An increasing number of plant species are under threat from the demands being put on agriculture to produce more food to support the growing world population which is increasing by 160,000 every day. In a recent study Dr Jonathan Storkey, from Rothamsted Research in England , has brought together data for the first time on the threat status of plants found in arable habitats across Europe and warns of the importance of protecting plant diversity as we focus on increasing food production.
Dr Storkey argues that “‘arable plants’, have an intrinsic cultural value and also constitute the foundation of the food-web for farmland wildlife”.
“Countries with the highest wheat yields have the most threatened arable plant species, with every extra tonne per hectare of wheat produced resulting in approximately ten more species becoming threatened,” he added.
When compared to other European countries, the UK has relatively high rates of fertiliser and herbicide use which is reflected in increased crop yield. As a consequence, a large number of arable plants are represented on the UK Plant Red Data List including several iconic species that were characteristic of farmland 50 years ago.
However, ‘arable plants’ which rely on cultivated fields to survive, for example the corncockle and corn marigold, naturally compete for resources with the main arable crop and therefore there is a direct conflict between the need to find a balance between conserving them for their biodiversity value and the drive for increased crop production and greater food security.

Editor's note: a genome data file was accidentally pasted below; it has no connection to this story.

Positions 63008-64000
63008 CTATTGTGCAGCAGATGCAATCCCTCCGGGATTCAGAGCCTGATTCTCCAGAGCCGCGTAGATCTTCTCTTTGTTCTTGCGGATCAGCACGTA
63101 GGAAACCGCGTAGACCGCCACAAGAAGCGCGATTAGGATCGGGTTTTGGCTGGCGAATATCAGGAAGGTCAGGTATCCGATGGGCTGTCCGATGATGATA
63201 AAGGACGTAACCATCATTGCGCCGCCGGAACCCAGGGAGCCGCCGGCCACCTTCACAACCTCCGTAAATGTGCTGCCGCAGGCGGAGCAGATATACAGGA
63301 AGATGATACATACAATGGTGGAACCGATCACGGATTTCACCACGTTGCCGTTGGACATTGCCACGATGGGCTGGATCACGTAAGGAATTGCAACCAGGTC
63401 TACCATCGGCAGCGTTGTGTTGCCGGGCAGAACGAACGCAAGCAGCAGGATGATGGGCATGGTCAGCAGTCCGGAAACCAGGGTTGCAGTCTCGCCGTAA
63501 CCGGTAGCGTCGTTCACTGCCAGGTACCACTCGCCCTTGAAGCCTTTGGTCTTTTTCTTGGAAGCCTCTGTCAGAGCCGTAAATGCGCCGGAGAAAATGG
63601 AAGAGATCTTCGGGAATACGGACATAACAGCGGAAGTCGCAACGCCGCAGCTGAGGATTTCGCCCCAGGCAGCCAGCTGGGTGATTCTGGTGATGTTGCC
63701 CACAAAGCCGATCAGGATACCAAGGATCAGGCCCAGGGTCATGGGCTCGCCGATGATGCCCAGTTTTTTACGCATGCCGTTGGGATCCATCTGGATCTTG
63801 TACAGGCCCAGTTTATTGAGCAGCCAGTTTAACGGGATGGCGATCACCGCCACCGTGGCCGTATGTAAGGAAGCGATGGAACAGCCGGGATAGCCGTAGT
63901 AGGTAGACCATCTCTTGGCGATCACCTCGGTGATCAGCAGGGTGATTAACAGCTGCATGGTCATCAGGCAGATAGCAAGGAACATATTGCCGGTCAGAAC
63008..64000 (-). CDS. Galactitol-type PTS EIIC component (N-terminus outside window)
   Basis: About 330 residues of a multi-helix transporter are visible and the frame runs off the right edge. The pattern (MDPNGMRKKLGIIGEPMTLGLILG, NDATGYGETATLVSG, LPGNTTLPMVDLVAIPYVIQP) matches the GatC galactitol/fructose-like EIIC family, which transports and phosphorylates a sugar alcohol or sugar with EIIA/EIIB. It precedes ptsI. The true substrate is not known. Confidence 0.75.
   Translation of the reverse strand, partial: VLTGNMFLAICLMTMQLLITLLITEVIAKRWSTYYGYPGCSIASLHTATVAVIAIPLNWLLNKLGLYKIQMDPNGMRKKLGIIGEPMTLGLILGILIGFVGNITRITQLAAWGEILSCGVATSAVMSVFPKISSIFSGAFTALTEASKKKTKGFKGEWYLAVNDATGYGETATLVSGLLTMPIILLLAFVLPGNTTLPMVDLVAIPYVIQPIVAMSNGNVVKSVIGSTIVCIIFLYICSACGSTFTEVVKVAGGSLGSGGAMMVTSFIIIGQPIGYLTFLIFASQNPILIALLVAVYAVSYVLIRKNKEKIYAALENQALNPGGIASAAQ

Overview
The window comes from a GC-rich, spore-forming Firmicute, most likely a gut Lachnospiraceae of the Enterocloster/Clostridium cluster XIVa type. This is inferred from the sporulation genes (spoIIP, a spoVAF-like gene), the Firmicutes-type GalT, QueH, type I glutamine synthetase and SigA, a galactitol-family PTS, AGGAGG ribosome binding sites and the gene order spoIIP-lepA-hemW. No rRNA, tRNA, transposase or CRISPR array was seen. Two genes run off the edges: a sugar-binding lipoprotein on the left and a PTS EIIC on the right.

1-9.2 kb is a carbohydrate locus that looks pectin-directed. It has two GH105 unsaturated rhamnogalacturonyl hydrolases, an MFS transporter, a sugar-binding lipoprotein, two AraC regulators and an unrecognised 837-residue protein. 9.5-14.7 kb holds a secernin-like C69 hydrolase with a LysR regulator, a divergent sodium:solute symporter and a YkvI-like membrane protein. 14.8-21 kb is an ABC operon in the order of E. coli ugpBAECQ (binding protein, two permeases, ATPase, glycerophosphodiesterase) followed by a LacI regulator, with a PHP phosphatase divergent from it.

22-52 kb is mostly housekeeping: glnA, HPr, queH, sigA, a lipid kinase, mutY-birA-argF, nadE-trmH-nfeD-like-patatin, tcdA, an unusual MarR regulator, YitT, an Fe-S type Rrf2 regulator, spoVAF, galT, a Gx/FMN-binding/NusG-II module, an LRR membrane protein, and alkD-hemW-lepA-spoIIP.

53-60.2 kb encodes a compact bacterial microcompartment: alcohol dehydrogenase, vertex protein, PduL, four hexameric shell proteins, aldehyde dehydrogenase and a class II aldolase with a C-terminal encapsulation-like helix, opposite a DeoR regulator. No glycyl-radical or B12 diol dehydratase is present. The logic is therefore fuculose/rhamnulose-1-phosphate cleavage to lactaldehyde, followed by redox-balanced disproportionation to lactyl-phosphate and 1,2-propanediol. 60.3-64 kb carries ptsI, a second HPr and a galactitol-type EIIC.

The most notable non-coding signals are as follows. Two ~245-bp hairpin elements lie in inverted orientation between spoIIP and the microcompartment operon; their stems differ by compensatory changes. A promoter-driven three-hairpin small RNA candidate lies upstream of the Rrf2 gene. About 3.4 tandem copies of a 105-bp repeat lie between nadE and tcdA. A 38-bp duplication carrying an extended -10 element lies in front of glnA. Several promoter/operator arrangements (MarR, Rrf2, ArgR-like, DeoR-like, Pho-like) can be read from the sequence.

“Farmers are unwilling to tolerate weeds in areas of the field managed for maximum yield and conservation measures should, therefore, take a ‘land sparing’ as opposed to ‘land sharing’ approach”, Dr Storkey further commented.
He suggests that “areas of rich arable plant diversity should be targeted and managed specifically for conservation as part of environmental stewardship schemes”.
It is clear that a mixture of farming practices will be required to meet the future food and energy demands and the wider implications of agricultural intensification will need consideration. Many commentators use the term “sustainable intensification” which describes intensive agriculture with whilst minimising environmental impact. Rothamsted Research, with its 160 year history, has a strategic approach to sustainable crop management, bringing together sophisticated scientific techniques with traditional farming methods.
Professor Maurice Moloney, Director at Rothamsted Research, welcomed this work, adding that “the work of Dr. Storkey neatly encapsulates the fundamental dilemma facing world agriculture over the next decades.”
“By 2050, we shall require 70% more food to be grown on currently available land. The need for productivity will collide with the need to preserve biodiversity. It is the job of crop scientists and agroecologists to work together to find creative solutions to this problem,” he concluded.